Now on to the review. This collection is excellent. Unlike what some previous reviewers have said, I like having the pre-Allman Brothers band material in there as well as the post-Allman Brothers band material. A lot of people mentioned that they only listen to the "meat" material--from around the end of CD 1 through CD 3. As far as I'm concerned if you're only interested in the ABB material, then save yourself some money and go with one of the three compilations out there that cover the same turf: "Decade of Hits," "Legendary Hits," or "The Millenium Collection."
As a side note, "Mycology" makes a great companion to this CD. Covers their perhaps surprisingly excellent '90's material extremely well. Think of it as the the box set's "fifth" CD.
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on June 30, 2007
This is a great box set, one of the best box set ever put out. It came out just before the Allmans got back together in 1989 (and have stayed together for the most part since). It has a lot of early stuff they did as the Allman Joys. There's a cover of Shapes of Things which sounds like The Archies, even though Gregg is singing lead. The album has all the great, important material, like the Filmore East versions of Whippin' Post and In Memory of Elizabeth Reed, Revival, Ramblin' Man, Blue Sky, Revival, Don't Want You No More, and It's Not My Cross to Bear. It has some great unreleased tracks (including a blistering live version of One Way Out, which is better than the version on Eat a Peach), a great cover of I'm Gonna Move to the Outskirts of Town, and Gregg's great solo hit I'm No Angel. It also has Gregg's solo cover of Midnight Rider, which is spookier than the original song. There is no really bad material here (and the 2 awful Arista albums, Reach for the Sky and Brothers of the Road, only have one song a piece here, which is good). It's got the classics, and it's got the best material from the vaults. It's a win-win for any Allman Brothers Band fan.
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VINE VOICEon July 6, 2002
I always liked this band and had all of the albums up to and including Brothers and Sisters. They were all converted to CDs and then I got rid of some of them when I purchased this box set. I did not dispose of Fillmore, nor Ludlow Garage and then supplemented the collection with the album released via GD records.
Why did I buy this? Good question. Not really for the additional tracks pre-official releases but mainly for the alternate live versions and the remixed, remastered types. Sounds pretty good even in my car system.
I love Whipping Post, In Memeory of Elizabeth Reid as well as the greatest hits of Blue Sky, Jessica, Ramblin' Man and Melissa.
The four CDs are good value for money and I do not regret buying this. For the new fan coming to the band for the first time, it is probably one box set that they do not want in their collection because there is plenty of other great stuff out there and then there is the new Phil Lesh album too.
More for long time supporters rather than anyone else but a great tribute to the band where the road goes on forever.
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on October 28, 2000
The reason this box set is essential, is that it helps to bring together some of the music that shows why the Allman Brothers is one the great treasures in music. It was because of this release that the Brothers reformed and 11 years later are still a force, and one of the most popular touring bands out there.
Thirty years after they first hit the public eye and ears, they show that the Cream does rise to the top. Think of how many musicals trends have come and gone,and they are still with us. While some may disagree with what is included and was excluded, there is still enough to hear and marvel at. From the early pyschedelia of the Hourglass to the solo cuts of Gregg and Dickey, this shows the evolution of a band that has lived what they sing. In my opinion this is the best box set ever, and any ABB fan will love it, and new fans can hear what true peach heads have always known.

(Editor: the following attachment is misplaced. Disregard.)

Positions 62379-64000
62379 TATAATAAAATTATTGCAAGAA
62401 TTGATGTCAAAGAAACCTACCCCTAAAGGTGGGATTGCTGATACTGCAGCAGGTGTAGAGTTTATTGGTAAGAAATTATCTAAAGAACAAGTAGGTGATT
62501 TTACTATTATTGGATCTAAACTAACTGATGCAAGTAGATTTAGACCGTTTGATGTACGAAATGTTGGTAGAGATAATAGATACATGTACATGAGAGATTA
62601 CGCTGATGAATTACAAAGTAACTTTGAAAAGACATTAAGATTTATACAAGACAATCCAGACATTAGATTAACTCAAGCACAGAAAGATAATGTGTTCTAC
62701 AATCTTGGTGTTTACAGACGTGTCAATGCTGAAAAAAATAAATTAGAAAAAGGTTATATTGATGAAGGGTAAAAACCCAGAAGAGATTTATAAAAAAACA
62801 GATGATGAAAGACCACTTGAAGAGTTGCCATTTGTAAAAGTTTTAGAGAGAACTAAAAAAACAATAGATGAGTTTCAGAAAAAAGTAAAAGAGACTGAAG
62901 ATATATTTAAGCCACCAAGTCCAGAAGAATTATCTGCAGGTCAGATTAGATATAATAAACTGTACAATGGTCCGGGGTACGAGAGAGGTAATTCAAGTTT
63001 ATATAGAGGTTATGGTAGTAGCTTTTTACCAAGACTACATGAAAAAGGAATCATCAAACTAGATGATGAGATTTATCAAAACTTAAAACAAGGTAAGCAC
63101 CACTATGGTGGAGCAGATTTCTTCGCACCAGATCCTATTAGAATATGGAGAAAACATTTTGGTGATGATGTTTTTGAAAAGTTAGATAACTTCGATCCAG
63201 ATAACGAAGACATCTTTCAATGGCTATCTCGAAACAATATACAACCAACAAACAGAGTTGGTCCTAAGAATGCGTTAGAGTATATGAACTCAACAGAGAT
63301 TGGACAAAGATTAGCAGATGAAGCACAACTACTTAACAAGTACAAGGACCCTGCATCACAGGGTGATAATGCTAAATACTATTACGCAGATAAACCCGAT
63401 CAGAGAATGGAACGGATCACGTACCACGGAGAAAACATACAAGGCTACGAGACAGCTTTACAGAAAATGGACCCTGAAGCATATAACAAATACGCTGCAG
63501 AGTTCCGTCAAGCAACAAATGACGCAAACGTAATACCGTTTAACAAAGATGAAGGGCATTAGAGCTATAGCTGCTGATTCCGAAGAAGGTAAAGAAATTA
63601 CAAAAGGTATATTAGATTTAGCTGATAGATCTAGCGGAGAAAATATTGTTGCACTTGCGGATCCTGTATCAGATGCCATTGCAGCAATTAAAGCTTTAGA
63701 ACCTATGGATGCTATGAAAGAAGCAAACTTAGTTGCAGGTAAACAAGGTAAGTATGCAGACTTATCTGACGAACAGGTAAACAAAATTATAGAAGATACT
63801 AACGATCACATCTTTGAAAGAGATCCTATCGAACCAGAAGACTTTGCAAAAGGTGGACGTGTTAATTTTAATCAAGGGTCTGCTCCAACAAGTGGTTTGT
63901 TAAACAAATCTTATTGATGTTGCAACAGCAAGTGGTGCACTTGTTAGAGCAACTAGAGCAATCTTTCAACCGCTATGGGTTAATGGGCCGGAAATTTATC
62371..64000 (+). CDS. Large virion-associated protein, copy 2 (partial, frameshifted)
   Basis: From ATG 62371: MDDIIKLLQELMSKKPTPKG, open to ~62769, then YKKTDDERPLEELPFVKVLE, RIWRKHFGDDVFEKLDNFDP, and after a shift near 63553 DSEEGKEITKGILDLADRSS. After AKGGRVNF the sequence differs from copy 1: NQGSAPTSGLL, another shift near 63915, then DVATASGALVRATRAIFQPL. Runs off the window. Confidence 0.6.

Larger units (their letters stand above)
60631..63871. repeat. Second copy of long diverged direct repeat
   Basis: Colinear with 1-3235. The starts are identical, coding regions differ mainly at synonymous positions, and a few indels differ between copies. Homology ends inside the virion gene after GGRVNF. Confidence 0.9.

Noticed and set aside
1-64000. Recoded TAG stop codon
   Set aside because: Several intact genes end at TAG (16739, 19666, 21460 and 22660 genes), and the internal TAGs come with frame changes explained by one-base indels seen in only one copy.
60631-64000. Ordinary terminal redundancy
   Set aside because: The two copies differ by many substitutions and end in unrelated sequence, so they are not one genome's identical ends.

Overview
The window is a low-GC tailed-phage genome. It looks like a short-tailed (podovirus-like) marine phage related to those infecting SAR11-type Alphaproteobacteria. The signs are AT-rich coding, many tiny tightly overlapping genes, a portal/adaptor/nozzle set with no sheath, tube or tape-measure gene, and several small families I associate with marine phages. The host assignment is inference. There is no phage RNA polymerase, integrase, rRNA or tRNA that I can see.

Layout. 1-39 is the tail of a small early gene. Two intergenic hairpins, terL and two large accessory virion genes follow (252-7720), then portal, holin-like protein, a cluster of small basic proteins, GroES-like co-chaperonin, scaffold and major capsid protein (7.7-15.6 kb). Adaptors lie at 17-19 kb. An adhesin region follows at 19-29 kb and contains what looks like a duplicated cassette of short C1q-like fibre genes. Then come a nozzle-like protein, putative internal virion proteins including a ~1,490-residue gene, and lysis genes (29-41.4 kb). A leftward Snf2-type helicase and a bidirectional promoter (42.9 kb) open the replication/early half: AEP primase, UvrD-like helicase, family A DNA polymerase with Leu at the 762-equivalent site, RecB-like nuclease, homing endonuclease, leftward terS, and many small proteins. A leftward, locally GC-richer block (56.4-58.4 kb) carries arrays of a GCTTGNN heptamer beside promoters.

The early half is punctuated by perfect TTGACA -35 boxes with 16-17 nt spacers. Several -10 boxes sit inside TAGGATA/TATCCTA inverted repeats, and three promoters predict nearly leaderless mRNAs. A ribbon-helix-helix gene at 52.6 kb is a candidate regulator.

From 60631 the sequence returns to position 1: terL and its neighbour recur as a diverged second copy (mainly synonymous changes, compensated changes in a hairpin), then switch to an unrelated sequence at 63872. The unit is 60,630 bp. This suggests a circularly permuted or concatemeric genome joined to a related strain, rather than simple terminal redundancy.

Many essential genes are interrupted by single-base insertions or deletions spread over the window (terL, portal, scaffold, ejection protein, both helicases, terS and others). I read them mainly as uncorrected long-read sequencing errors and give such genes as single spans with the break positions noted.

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on February 17, 2000
Any critical comments i have regarding this box set must be prefaced with this: it is nearly perfect, and is the perfect addition to an ABB collection. However-- it could be a bit better. WHile there are a great number of live tracks, i would not mind hearing even more. As somebody who loves to hear a great jam, some more extented versions of songs would be great. HOwever, the fillmore east Whipping post, and liz reed, and the you don't love me/soul serenade combo do a damn good job of showcasing live Allmans. I am also wondering why Mountain Jam was left out. Besides these small gripes i have, the rest of the song selection is excellent. THe meat of the collection is the two middle cds. While the first has some great pure ABB music, and great duane projects, some of the earlier stuff- while interesting as history- is not as musically genius as the music of the developed, mature band. It is the fourth cd that forces me to give the this collection four instead of five stars. The ABB tunes are from the Brother's weakest period. WHile the basic ABB sound is there, the songs are injected with lots of pop sound. Also Gregg's singing is less emotive as on earlier songs. Their songs at this time lacked the magic of the original band. Their line up lacked the energy and virtuoso skill of the original and present line up. With the exception of the of the sick live '79 version of liz reed (its real nice to hear Gregg soloing) the band's songs from this time are not so memorable. And while Dickey Betts' playing is impressive as always(esp. on Bougainvillea), his country soaked material doesn't quite do it for me. HOwever, the Dickey Betts Band's Duane's Tune has traces of the Haynes/woody era Allmans. The line up is pretty damn good, with Matt Abts delivering real rock n roll drumming, while Haynes and Betts play powerful dual lead guitar. Besides its beefed up, powerful sound, this song is in the tradition of Betts' genius instrumentals. The weakest aspect of this last cd is Gregg Allman's solo work. THe inclusion of his collaboration with cher almost does a diservice to the original Allmans sound, and his other stuff, while well sung, sounds more like pop music. I hardly ever listen to the last cd, despite some gems (basically the liz reed, bougainvellia, and duane's tune). so, while 75% of the collection is basically perfect, the last cd is almost not needed. i'd rather have that space taken up by some sick live songs from the bands golden age when duane and berry were still with the band.
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on April 15, 2009
The hidden gem here is a version of Little Martha that includes a beautiful bass contribution by Berry Oakley (the Eat a Peach version that is available on many compilations is a duet between Duane Allman and Dickey Betts). I have not seen it offered anywhere else, and it is almost worth the price of the whole package on its own. It is absolutely worth the $0.99 MP3 price. Turn the bass up and check out the sample.